At Habitat 3 in October 2016, World Habitat Awards winner 2015-16 Caño Martín Peña Community Land Trust received their trophy. Carmen, a member of this community, gave a powerful, poignant and thought provoking speech as they accepted their award. Here is a translation of her speech:
“When they built our neighbourhoods, our grandparents and the immigrants who arrived after them never imagined that, from so much marginalisation and poverty, we would one day be singing the praises of Puerto Rico. I was born and raised in El Caño, in the wetlands, which were transformed into houses and communities by the peasants who moved to the city looking for a way to support their families.
I saw how, over time, the neighbouring communities began to disappear. They were taken over and huge apartment blocks were built for other people. I saw the city growing around us. I saw how our Caño Martín Peña channel was disappearing too. There was no water flowing into it anymore and our community was getting overlooked.
For the past 15 years we’ve been fighting to have a better quality of life, a clean town, decent housing with sewage systems, and to live without fear of rain or contaminated flood water. We formed the G-8 group – not the group of nations, but of empowered communities. We planned for our future in a participatory way, bringing others to the table and creating a great alliance to make our ENLACE project for Caño Martín Peña a reality. Without even realising it, children, young people and adults planned and made our city.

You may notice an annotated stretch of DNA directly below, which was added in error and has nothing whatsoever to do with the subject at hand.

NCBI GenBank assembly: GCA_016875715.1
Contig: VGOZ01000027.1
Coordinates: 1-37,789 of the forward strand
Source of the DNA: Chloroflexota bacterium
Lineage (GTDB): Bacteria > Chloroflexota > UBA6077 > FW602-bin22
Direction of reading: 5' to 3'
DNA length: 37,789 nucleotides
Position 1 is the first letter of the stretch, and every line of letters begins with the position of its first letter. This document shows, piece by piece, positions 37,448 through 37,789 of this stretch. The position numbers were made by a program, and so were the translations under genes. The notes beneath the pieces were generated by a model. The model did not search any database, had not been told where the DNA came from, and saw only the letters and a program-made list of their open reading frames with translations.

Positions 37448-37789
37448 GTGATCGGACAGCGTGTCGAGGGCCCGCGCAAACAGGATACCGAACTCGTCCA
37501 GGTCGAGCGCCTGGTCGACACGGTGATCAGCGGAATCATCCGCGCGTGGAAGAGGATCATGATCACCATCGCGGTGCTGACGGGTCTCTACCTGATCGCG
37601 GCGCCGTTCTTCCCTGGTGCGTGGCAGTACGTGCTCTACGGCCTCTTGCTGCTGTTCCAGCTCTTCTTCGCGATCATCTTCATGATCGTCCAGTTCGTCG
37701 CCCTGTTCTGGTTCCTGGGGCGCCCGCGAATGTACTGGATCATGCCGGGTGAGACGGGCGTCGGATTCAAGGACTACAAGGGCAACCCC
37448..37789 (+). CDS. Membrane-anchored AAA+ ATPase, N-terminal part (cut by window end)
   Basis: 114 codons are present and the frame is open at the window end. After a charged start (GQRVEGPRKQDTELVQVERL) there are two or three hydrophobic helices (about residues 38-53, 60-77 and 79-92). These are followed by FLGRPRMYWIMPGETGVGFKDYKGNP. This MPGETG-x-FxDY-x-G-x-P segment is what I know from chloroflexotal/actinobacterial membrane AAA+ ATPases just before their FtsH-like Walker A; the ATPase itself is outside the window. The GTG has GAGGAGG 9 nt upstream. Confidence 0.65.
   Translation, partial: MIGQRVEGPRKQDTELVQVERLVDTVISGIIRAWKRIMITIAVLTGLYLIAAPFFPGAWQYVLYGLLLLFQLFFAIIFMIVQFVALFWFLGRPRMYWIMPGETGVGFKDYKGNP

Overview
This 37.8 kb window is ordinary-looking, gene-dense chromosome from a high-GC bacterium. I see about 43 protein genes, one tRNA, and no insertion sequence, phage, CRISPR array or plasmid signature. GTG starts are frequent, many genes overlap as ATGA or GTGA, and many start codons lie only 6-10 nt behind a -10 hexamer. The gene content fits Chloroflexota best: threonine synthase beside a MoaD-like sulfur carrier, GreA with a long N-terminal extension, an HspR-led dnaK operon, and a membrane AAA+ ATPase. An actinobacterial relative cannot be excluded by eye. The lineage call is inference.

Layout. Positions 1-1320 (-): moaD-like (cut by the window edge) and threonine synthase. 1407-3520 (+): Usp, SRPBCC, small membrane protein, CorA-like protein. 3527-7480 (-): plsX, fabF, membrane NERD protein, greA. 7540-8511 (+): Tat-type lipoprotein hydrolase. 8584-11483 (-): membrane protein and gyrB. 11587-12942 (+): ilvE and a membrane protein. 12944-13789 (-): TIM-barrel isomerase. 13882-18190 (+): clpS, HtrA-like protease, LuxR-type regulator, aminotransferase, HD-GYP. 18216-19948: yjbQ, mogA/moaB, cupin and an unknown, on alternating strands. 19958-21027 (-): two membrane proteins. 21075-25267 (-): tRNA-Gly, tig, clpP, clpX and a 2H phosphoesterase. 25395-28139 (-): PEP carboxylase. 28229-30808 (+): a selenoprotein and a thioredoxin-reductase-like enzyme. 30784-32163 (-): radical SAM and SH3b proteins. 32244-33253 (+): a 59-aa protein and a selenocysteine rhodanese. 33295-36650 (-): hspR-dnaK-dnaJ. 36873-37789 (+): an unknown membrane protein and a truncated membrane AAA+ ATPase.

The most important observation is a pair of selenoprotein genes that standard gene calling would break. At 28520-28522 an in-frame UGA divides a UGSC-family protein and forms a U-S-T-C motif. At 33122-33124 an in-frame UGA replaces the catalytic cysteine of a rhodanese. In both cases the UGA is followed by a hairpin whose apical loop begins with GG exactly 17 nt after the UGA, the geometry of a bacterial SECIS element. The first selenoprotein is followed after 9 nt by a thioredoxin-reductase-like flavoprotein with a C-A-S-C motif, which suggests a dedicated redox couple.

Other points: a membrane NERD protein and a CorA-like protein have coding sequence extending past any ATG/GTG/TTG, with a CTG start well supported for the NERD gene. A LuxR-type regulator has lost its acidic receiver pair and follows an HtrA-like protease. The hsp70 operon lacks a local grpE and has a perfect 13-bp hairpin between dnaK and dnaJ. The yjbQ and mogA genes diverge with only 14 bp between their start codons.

Little did we know that the solution we built together in endless meetings, workshops, assemblies and street campaigns, with the aim of avoiding the displacement of the community, would be recognised as innovative. Through our Community Land Trust, we collectively own 200 acres of land set in a privileged location. Each family owns its house and its surface right. To avoid speculation and relocations, we rejected the individual property titles that politicians used to gain votes, and instead we opted to make our neighbourhood permanent.
The changes we have made to get to this point have not been easy. We have had to stop thinking at an individual level and see ourselves as a collective. We have faced a continuing threat from those in power and we have come to realise the same power lies within us. They have taken away our lands and we have recovered them. Today we can say that the land is ours. We have earned respect from all sectors. When the award was announced in February, David Ireland said, ‘El Caño could claim to be one of the most democratic places on the planet.’
My neighbours and our allies who are with me today feel great pride in bringing this joy to our country, Puerto Rico. We feel empowered to face what is coming. We dedicate this prize to the people of El Caño and all those who have supported us and continue with us in our fight for environmental justice and the right to health and decent housing, on equal terms. The Community Land Trust is evidence of the massive potential we have as a community to achieve a goal. Because the land is ours. El Caño Lives, The Fight Goes On!”